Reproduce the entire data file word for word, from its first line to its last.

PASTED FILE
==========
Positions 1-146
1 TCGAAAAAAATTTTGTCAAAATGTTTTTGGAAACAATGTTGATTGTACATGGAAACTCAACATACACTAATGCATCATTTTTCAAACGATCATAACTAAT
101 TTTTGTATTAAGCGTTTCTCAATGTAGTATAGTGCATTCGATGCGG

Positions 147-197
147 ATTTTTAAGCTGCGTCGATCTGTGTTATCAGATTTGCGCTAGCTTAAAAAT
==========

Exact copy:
Positions 1-146
1 TCGAAAAAAATTTTGTCAAAATGTTTTTGGAAACAATGTTGATTGTACATGGAAACTCAACATACACTAATGCATCATTTTTCAAACGATCATAACTAAT
101 TTTTGTATTAAGCGTTTCTCAATGTAGTATAGTGCATTCGATGCGG

Positions 147-197
147 ATTTTTAAGCTGCGTCGATCTGTGTTATCAGATTTGCGCTAGCTTAAAAAT